You could be the smartest person in the room, but if you show up wearing a tacky sweater and parachute pants, nobody will care what you have to say.
The same goes for headlines: spending hours researching and formatting your blog posts is useless if nobody reads them. At Ghost Works, we often say that creation is only 50% of the content game: without distribution, the content doesn't play. Engagement is the lubrication of distribution: posts that engage organically get more shares and capture more attention.
Writing the perfect headline requires a delicate balance of art and science. But if it’s done correctly, you can surge past the competition -- and there’s data to show how. Here are five evidence-based strategies for writing clickable headlines.
In an analysis of over a million blog posts, TrackMaven discovered that nearly 95% of the headlines did not contain a question mark. However, the 5% of blog posts that did ask a question accounted for 46% of the total social shares.
Question-based headlines are far more engaging than simply shoving information at readers. Questions trigger curiosity and a desire to know the answer. That being said, slapping a question mark at the end of a headline won’t cut it (see this subheader as an example!)
Question-based headlines must deliver a real and thorough answer to the question posed. And be warned: many readers are skeptical of these types of headlines.
Consider Betterridge’s Law of Headlines:
"Any headline that ends in a question mark can be answered by the word no."
Although this adage is humorous, it proves itself true more often than not.
Bottom line: Inspire curiosity, but if the automatic response to a headline is “no,” go back to the drawing board.
Optimizing your blog posts for SEO is smart. But when 59% of people are sharing headlines without even reading the article, that’s a sign you should channel your creativity towards better headlines.
There are two key elements of the search-friendly headline: relevant keywords and a reasonable length.
1. Keywords: Descriptive language isn’t just better for search engines, it’s appealing to readers too. Consider these two headlines:
“You’ll love our new delicious ice cream flavor”
“Looking for treats in Cincinnati? This Maple-Bacon Ice Cream Will Make Your Jaw Drop”
You can guess which one will be on top of the reader’s mind (and on top of the Google results).
Just be sure that these SEO keywords are relevant to the article and not just to the search engine. Think of the reader first, and then the search algorithm.
2. Length: Keep the length reasonable. According to Outbrain, 16 to 18 words is the ideal headline length. This keeps a headline shareable on social media while also ensuring the headline isn't cut off in search results.
The human brain craves clarity. And like it or not, lists and numbers are the simplest way to break down complexity. As you can see from this study by Conductor, that preference is no different when it comes to headlines.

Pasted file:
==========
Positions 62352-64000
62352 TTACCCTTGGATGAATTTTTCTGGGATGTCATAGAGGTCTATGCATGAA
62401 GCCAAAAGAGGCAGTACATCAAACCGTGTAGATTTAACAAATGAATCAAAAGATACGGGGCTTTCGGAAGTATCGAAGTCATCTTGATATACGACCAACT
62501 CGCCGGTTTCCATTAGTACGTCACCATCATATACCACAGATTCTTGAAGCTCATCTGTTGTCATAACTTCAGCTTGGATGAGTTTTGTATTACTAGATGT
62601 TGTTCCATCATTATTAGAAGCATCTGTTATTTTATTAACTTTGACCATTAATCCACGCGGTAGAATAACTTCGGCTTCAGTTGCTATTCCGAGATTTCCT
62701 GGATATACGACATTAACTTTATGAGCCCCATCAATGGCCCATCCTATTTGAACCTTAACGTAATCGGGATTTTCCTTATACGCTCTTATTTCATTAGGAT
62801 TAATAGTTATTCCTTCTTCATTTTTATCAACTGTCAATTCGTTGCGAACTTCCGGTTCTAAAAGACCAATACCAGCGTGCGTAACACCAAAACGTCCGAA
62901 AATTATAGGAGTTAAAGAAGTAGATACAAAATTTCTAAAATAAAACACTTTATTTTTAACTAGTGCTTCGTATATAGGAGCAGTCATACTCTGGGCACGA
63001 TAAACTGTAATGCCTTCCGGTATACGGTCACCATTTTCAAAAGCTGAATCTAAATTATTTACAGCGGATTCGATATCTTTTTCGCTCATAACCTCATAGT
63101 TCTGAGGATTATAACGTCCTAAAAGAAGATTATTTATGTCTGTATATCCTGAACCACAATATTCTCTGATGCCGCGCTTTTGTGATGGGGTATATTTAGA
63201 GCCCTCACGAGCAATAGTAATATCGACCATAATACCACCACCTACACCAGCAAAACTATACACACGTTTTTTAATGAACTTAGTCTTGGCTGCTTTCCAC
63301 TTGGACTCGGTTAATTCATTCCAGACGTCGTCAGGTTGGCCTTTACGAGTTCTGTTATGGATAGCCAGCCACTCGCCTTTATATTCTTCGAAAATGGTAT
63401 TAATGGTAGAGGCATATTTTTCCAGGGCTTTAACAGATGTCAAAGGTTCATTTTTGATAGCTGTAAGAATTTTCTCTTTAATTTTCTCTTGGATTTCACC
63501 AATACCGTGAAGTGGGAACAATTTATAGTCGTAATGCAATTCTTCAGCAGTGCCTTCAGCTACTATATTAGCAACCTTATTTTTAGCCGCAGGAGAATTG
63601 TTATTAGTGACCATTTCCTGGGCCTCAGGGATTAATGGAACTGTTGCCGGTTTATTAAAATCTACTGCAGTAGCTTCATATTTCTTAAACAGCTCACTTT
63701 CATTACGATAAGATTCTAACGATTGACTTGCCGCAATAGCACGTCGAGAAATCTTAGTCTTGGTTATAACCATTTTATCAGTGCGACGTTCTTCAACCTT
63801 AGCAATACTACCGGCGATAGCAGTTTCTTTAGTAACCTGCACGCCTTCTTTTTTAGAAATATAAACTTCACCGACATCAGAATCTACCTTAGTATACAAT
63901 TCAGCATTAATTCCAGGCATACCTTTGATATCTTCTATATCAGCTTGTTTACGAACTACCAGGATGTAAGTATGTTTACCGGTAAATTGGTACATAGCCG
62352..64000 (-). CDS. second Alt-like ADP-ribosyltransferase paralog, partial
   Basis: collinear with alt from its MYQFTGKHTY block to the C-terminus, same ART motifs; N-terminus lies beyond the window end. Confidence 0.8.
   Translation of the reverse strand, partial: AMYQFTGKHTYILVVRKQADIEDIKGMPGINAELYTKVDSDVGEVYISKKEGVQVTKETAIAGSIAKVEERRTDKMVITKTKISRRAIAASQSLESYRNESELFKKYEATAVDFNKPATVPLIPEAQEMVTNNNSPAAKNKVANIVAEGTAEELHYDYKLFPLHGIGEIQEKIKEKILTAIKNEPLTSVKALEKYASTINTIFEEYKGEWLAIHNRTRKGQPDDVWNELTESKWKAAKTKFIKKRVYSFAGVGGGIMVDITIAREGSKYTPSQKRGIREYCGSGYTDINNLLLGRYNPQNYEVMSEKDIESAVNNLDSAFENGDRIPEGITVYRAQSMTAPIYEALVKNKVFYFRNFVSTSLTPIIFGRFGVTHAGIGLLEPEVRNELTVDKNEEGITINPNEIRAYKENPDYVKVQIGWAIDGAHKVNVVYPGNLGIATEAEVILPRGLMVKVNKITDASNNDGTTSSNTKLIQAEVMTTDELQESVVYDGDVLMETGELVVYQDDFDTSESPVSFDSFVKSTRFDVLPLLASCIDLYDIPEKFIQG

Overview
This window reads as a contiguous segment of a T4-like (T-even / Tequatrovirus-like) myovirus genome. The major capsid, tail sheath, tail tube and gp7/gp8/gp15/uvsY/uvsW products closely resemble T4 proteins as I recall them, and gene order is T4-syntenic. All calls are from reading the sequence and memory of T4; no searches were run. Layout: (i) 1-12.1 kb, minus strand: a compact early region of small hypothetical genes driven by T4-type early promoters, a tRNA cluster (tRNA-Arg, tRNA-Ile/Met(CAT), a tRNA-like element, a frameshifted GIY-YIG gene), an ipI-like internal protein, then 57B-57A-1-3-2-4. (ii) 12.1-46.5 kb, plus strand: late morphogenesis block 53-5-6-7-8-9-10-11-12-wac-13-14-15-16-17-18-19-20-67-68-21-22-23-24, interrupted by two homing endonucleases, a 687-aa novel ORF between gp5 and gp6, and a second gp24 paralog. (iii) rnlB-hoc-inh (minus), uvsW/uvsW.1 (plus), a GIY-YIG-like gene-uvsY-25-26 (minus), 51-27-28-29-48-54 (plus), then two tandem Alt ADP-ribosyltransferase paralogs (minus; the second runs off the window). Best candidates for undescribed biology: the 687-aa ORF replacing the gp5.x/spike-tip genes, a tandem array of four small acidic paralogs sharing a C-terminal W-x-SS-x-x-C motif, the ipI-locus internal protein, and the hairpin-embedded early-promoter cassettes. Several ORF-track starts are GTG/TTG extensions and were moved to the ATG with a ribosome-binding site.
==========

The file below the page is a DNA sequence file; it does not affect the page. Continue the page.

Numbers are easier to understand for most people.
But numbered headlines are more than just a preference. In addition to how straightforward numbered headlines are for writers, Hubspot identifies other advantages of list posts for publishers, including:
Readers associate long lists with greater value. It’s not uncommon to see lists of 25 or even 100 things go viral. This relates to numerosity, or our unconscious preference for large numbers.
While the brain is wired to see larger quantities as more favorable, the quantity also matters: An odd number stands out even more.
Headlines with odd numbers generate 20% more clicks than headlines with even numbers. -Hubspot
Bottom line: Get specific. The more details the better. Telling the reader exactly what they’ll learn can entice them to click, not to mention those keywords are good for SEO.
If you thought cliffhangers were reserved for TV shows, think again. A cliffhanger is one of the most powerful (and profitable) tools for capturing a reader’s attention.
Not long ago, Moz conducted an overhaul of its landing page that resulted in over $1 million in revenue. The strategy? Remove phrases like “buy now” or “check out...” from headlines and use headlines like this instead: “When eBay and Disney need SEO help, here’s what they do…”
Just like an addicting Netflix series, a cliffhanger headline creates an open loop in the back of the reader’s mind that can only be closed by reading the article. For example:
“Try These Social Media Tips to Optimize Your Conversion Rate”
“These 5 Silly Mistakes Are Costing You Thousands of Clicks - Even Though You Don’t Know It”
Bottom line: Just like with questions, make the reader want to find out the answer. Just be sure to deliver on the cliffhanger surprise. If it's a let down, the reader could feel ripped off. This diminishes the positive brand building aspects of content marketing.
Buffer analyzed the word choice in 3,016 headlines from 24 of the most popular websites on the web. These are the results:
Notice that (other than neutral words like “the” and “this”) “you” was the among the most popular words. “Your” in the top 20 as well. Combined, these two pronouns appeared in 16% of all the headlines in the study.
Bottom line: Content that addresses the reader, and add value to his or her life, generally performs well. Talking too much about your brand is tantamount to being a boring dinner party guest. A great conversationalist asks questions, listens, and makes it about the other person. Provide value and watch your shares go up!
Now that we broke down the formula for irresistible headlines, here’s an example of all five components tied together:
Do You Eat These 3 Superfoods After High-Intensity Cardio? The Results Are Life-Changing.
Now that you have a compelling content, just be sure to craft compelling content to match!